My motives for starting our family's tradition of reading in the car were purely selfish: I could not bear the thought of listening to "A Sesame Street Christmas" for another 10 hours. My children had latched onto this cassette on our previous summer's road trip, and Oscar the Grouch's rendition of "I Hate Christmas" ran through my mind for days afterward.
As I began to gather toys and trinkets to entertain my three young children on our next 500-mile car trip, I came across a book I had purchased but never opened, Jim Trelease's "The Read Aloud Handbook." Before long, I was sitting cross-legged on the floor, engrossed in his book and assertion that reading aloud doesn't need to end with picture books and that very young children will listen to chapter books.
This could be the answer to my problem, I thought. Dubious but desperate, I tucked a paperback copy of Roald Dahl's "James and the Giant Peach" into my trip entertainment bag. Mr. Trelease calls Dahl's classic his favorite read-aloud book. We had barely cleared the city limits when whining set in. I opened the paperback and began to read aloud the tale of the orphaned boy who escapes his wicked aunts by hiding inside a giant peach.
My 2-year-old, 5-year-old, and 7-year-old squirmed and wrestled in their seats, but soon they settled into the rhythm of the words and began to listen.
My extended family lives 489 miles away, and our favorite vacation spot is about 700 miles from our home. We soon learned that the simple pleasure of listening to a well-written book makes the long miles pass more quickly.
For my family, selecting a book to read aloud is now as important a part of preparing for a road trip as packing the cooler. We read Laura Ingalls Wilder's "Little House on the Prairie" while traveling through Missouri and Iowa on the way to a family reunion. Some of us were glad to be traveling in an air-conditioned car and others wished for the adventure of traveling by covered wagon surrounded by tallgrass prairie.
While engrossed in Gary Paulsen's "Canyon," the story of a troubled teenage boy who discovers an ancient Indian skull on a camping trip, we became lost in the New Mexico desert. And we weren't so quick to brush away spider webs after reading about the unlikely friendship of Wilbur the pig and Charlotte the spider in E.B. White's "Charlotte's Web."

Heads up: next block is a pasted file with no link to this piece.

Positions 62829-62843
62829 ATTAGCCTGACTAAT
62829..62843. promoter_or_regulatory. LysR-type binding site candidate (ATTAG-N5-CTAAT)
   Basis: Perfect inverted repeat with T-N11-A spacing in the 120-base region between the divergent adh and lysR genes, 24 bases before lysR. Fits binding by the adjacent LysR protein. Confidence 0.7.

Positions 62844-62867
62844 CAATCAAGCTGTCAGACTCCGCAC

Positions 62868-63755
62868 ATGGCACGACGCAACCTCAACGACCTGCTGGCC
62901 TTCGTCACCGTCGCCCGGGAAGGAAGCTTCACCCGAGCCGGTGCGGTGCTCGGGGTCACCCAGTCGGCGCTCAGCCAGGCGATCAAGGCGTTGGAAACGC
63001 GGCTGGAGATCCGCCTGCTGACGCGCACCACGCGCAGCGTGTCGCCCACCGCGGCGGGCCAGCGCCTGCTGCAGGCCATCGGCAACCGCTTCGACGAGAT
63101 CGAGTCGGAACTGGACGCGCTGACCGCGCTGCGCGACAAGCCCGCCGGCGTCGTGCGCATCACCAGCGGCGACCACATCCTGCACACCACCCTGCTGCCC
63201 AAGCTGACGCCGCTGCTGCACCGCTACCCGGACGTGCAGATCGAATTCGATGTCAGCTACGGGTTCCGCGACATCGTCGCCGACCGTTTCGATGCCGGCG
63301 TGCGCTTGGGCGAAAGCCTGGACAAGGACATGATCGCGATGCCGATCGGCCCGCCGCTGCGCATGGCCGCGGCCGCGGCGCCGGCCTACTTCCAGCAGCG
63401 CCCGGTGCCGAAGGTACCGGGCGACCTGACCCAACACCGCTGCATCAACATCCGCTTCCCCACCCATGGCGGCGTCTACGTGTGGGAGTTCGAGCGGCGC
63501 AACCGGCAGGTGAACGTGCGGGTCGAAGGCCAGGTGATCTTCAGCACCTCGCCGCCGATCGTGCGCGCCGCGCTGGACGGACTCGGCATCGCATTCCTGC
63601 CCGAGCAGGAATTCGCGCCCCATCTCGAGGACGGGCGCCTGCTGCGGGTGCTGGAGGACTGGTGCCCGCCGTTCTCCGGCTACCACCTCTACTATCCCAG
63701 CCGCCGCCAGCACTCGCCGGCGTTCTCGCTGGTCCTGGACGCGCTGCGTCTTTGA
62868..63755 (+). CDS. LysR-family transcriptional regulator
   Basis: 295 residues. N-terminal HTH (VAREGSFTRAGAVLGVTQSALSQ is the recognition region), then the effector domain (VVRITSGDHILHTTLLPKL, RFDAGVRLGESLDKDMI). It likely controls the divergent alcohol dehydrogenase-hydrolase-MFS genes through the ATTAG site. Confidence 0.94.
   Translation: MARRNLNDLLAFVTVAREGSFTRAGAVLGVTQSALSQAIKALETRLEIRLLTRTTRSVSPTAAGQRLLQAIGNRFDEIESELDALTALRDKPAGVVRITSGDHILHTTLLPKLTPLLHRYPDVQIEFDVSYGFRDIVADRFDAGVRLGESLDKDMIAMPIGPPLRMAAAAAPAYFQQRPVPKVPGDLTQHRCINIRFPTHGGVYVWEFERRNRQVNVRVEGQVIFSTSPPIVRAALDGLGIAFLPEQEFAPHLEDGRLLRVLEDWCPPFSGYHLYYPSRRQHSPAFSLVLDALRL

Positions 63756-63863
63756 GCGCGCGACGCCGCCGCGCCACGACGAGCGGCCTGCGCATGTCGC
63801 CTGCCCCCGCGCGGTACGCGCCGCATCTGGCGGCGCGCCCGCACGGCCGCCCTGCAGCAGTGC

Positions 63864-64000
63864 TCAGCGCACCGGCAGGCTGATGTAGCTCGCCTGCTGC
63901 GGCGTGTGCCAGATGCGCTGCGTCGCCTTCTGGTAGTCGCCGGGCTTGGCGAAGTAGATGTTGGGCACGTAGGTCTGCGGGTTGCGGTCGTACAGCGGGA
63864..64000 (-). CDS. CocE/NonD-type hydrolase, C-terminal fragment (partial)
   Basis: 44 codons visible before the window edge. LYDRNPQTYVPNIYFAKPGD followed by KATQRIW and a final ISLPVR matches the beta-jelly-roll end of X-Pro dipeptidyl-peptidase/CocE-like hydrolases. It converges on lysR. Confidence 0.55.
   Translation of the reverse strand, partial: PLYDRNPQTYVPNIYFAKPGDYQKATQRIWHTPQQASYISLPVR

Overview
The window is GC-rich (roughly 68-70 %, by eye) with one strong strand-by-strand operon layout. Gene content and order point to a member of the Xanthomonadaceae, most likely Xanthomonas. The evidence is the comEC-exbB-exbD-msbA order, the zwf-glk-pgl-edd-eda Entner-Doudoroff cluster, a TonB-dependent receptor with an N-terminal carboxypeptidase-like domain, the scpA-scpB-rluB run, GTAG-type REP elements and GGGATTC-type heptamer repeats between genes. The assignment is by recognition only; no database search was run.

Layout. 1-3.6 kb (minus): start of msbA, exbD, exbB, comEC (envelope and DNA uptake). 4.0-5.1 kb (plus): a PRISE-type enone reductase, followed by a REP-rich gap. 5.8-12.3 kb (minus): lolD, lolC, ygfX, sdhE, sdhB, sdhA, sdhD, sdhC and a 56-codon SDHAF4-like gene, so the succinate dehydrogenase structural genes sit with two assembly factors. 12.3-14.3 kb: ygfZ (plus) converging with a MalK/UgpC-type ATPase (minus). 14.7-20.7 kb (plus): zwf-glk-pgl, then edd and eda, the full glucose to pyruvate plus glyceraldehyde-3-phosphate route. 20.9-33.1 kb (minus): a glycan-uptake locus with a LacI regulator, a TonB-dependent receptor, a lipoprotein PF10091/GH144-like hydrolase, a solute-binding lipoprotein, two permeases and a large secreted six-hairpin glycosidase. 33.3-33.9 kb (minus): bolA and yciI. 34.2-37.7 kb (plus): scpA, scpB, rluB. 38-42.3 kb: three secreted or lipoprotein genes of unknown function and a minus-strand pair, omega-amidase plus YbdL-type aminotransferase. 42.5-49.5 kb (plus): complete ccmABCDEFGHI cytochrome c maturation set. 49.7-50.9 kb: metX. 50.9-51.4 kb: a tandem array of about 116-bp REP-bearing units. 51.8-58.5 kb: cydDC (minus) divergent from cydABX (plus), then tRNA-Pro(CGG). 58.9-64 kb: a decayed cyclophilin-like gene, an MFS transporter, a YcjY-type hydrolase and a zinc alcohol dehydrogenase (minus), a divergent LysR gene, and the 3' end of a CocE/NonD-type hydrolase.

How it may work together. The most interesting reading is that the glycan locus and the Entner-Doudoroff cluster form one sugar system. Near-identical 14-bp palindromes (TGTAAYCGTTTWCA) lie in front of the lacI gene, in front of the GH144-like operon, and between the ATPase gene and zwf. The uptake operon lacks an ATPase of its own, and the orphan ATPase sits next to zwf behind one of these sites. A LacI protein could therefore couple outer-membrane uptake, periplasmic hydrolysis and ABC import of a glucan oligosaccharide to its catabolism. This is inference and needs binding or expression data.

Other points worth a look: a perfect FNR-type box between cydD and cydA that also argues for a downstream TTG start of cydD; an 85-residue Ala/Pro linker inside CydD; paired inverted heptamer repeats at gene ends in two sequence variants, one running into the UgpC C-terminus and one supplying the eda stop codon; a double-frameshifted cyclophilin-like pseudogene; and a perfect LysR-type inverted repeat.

Sometimes the books we read became highlights of the trip. I read Wilson Rawls's "Summer of the Monkeys" as we spent two days driving to the beach. We arrived just behind the power crews restoring electricity after a tropical storm. The rain lingered most of the week, and the beach was covered with oily tar washed up by the storm.
When we returned home, I asked my son what he liked about the trip. He answered without hesitation, "The book you read in the car."
Reading chapter books in the car is like quizzing a child on spelling words while she soaks in the bathtub. The audience is captive. They can't wander off or flip on the television as they would at home. Instead, they listen and gaze out the car windows until their imaginations take over. They see Harry Potter's magical world without special effects. They look at action figures differently after listening to "The Indian in the Cupboard" by Lynne Reid Banks, the story of a feisty toy Indian that comes to life.
A fringe benefit? At young ages they learned what every reader knows: The book is always better than the movie.
Road trips still offer challenges, even though my children now are teenagers. My son flings an arm across the imaginary line that defines my daughter's space. One teen likes to whistle, the other two dislike the sound of whistling. By the end of a trip, our car is like a moving bird feeder, filled with crumbs and sticky messes.
But we continue to read as we roll across the country. And I'm beginning to see that reading aloud has done more than help pass the time. For at least a little while, we are not isolated in our own electronic worlds. We laughed together at a gawky boy's antics in Robert McCloskey's "Homer Price." We knew Sterling North's pet raccoon belonged to the wild in "Rascal." But we still cried at the end.
And maybe we've started something that will pass on to the next generation.
I followed my son's car last fall as he drove to college to begin his freshman year. When it was time to say goodbye, he handed me a tape and asked, "Will you return this to the library for me?"
He had been listening to "James and the Giant Peach," the book that started our tradition years ago.